Omni

Omni

The Funs, Lala Lala

Sat, July 29, 2017

9:00 pm

The Hideout

Chicago, IL

$10.00

Tickets at the Door

Omni
Omni
Omni - the band, not the hotel - are from the former home of the Braves: Atlanta. Playing lo-fi pop that channels the spectre of the late ‘70s and early ‘80s, Omni brings you back to an era where any sane person was reeling from the unfulfilled promise of the Space Age and Age of Aquarius bleeding into the looming threat of "Morning in America.” Omni distills the buzz and grit that snakes through the best of Television, Devo, and Pylon into surprisingly danceable, hook-laden slabs of raw, angular, sonic bliss. It’s still the summer of '78, and pushing the roots of rock & roll to its limits remains in vogue. "Deluxe" serves as a fresh reminder that rock music can work outside of blues rooted, formulaic progressions without playing it safe behind a wall of effects. Arty enough to impress record enthusiasts, yet melodically attractive enough to transcend to those who’ve never asked: “’Sister Midnight’ or ‘Red Money’?”
The Funs
The Funs
Genres extract music and artists' work from the direct, immediate experience of music. Instead of describing sounds, genres often connect to fashion movements (punk), derogatory journalistic slogans (shoegaze, rhythm and blues), or confusing statements about distribution ("commercial pop," "indie rock"). When we're writing about music, we can insert these types of abstract categories into our work, but they often have the effect of separating an artist's album from their habitat, leaving much unsaid about what we experience when we are listening.

The Funs provide an exceptional challenge to the music writer. First and foremost, since the band rose through the ranks of Chicago's illegal and underground venues, the simple fact is that experiencing the band's recordings separates the listener from the band's "natural" environment. Secondly, like most independent, outsider pop bands in recent years, The Funs' music is really without genre. You could call them a punk band, but that's not quite right – their songs are often chugging, slow, and tempo-shifting. Yet, the band isn't really noisy or crazy, either — they don't mash effects pedals, they don't play with signal noise, they don't manipulate tape, etc. And, as muddy the band might sound, this certainly isn't what you'd recognize as grunge. So you see, we have a full gamut of ill-fitting categories for The Funs.

The seemingly omnipresent Manic Static released The Funs' self-titled début on cassette in 2012, and the limited edition vinyl version has hit the streets just in time for summer 2013. Throughout this album the duo streamlines their arrangements to the barest of elements. There's hardly a fuzz pedal on this one, as a guitar and booming drums propel each hazy song into its neighbor.

I've never seen The Funs live. Beyond their song-writing and recording aesthetic, that seems to be the most relevant fact of my review, so it is biased from the outset. I can crank my stereo as loud as possible, dump out all the beer I own onto the floor, and roll around in dirty laundry, and I still won't be able to accurately report the feeling of this band. There's a disconnect between reports about their shows and their recordings — this isn't a bad thing, it's simply a matter of whether or not one has the necessary trappings to enable them to touch the music. How does one appreciate party music outside of a party?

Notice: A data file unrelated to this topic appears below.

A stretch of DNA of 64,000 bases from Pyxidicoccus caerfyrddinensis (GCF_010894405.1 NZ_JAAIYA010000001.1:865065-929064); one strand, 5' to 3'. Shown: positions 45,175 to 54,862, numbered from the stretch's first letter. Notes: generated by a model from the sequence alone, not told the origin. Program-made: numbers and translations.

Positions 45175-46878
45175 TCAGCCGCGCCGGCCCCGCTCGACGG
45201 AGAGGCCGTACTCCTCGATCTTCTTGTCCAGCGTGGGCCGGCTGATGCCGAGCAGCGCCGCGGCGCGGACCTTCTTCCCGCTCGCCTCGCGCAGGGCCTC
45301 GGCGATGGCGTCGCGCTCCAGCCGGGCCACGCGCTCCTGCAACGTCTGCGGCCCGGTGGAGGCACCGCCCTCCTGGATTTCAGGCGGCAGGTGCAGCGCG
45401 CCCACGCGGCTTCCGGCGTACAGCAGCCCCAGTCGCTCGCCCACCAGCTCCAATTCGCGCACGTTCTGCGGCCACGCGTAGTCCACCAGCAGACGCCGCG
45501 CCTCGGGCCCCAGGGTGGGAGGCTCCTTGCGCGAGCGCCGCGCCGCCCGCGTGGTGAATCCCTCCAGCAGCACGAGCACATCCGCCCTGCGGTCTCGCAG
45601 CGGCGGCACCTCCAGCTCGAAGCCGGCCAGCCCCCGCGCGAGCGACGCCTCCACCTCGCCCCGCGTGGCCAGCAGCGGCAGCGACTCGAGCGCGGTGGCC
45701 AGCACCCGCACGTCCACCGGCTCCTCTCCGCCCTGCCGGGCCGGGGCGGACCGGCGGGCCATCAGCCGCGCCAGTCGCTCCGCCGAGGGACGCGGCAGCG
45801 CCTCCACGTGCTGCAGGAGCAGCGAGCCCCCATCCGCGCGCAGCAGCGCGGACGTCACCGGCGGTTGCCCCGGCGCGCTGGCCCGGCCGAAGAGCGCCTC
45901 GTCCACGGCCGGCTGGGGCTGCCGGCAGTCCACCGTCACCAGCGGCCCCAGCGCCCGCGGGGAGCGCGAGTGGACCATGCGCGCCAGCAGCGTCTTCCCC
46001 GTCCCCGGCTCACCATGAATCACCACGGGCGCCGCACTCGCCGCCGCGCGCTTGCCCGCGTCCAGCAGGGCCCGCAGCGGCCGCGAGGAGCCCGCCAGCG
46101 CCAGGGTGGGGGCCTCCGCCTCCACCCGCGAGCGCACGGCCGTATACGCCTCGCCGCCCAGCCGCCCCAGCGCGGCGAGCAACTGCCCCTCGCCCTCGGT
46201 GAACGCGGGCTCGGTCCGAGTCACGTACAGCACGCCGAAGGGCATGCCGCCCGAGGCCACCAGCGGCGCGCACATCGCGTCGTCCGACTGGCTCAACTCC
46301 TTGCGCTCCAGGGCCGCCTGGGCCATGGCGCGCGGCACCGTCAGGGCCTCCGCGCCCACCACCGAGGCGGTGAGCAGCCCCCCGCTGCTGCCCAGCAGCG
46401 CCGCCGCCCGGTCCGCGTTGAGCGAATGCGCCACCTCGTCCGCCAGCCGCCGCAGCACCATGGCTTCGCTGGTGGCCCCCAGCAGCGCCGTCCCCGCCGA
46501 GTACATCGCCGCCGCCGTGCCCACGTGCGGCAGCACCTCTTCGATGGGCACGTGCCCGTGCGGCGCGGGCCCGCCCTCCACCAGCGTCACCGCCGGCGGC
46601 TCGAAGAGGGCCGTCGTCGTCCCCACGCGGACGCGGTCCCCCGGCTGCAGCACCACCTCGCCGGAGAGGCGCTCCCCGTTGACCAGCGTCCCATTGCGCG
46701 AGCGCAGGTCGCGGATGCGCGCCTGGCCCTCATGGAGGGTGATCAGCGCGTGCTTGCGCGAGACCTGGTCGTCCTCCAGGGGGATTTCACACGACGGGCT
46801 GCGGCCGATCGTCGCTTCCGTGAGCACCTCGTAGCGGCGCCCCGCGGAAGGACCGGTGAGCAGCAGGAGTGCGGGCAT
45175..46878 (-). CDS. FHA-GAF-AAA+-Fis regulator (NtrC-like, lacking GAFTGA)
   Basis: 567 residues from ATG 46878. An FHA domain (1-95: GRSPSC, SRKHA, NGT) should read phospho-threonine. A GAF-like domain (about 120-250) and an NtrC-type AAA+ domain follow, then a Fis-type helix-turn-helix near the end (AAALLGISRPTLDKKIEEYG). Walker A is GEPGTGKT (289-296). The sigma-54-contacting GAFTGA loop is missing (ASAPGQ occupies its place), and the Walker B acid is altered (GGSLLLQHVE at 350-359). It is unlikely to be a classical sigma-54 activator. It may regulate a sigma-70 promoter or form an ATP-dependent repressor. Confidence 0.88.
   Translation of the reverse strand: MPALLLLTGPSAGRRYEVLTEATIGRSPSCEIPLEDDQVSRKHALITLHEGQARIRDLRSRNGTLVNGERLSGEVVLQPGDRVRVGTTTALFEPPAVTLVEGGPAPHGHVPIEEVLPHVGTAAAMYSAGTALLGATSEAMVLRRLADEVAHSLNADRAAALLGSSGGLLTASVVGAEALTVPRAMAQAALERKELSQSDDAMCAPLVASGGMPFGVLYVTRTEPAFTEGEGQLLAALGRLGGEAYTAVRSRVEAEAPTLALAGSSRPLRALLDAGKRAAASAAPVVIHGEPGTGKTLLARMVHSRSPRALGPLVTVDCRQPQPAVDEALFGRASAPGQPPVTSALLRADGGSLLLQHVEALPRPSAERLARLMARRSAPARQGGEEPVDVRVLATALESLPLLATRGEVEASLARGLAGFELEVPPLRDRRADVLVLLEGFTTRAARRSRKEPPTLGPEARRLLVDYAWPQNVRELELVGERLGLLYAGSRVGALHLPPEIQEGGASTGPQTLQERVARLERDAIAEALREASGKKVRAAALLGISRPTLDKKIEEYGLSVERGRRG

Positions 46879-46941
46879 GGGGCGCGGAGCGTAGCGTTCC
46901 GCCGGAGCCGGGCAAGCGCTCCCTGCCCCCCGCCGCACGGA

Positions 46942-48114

Midrange celebrations abound on The Funs. Aside from any genre signifier, the sound of the band falls squarely into the middle of the sonic spectrum. One might say that the recording is lo-fidelity, but that's not really true: individual elements are perfectly clear, it is simply that their range converges. For example, this influences the guitars, which sound clean enough taken on their own terms but bleed together with the drums so profusely as to form a heavy layer of sonic grit.

Without crazy effects or tape manipulation, Jessee Rose Crane and Philip Jerome Lesicko use tempo shifts and dynamic responses between their guitars and drums to build textures and accompany their chugging chord structures. On "Reality," the outcome of a slithering arpeggio is dirty hypnosis, and steady, thwacking drums on "Dead Days" slice right through a jangling chord sequence.

Whether pieced or sequenced together, The Funs reaches a level of intensity through its changes of pace. "Moon" is strangely similar to "Dead Days," for example, but after the slower "Dead Days," The Funs immediately kick- start a series of blissful, driving sequences to build the plot of the release. Abrupt stops or endpoints characterize the songs: suddenly, "Moon" just ends, there is a palpable silence… then "Memory" resumes at an even slower pace. Back and forth, these changes become entrancing.

In the end, pop music endures through the beauty and power of its experiences. The Funs' début ultimately supports the argument against genres and classification, instead preferring straightforward statements. If you've seen The Funs live, this review probably does little justice to their approach to pop music; if you're like me and you can't see them live, their recordings showcase simple sounds suitable for basements, bars, and illegal venues. From their midrange haze, the group hypnotizes their listener while hiding nothing in their sleeves.
Lala Lala
Lala Lala
Lala Lala is a three piece baby deer band from Chicago. Described by the Chicago Reader as "ragged, minimal postpunk," they have frequently toured the U.S. since forming two years ago. Abby, Lillie, & Karla like skating, sleeping, and discos. Their debut full length Sleepyhead was released digitally earlier this year and is being released on cassette via the label Manic Static this March.

Facebook comments:

Venue Information:
The Hideout
1354 W. Wabansia Ave
Chicago, IL, 60642
http://www.hideoutchicago.com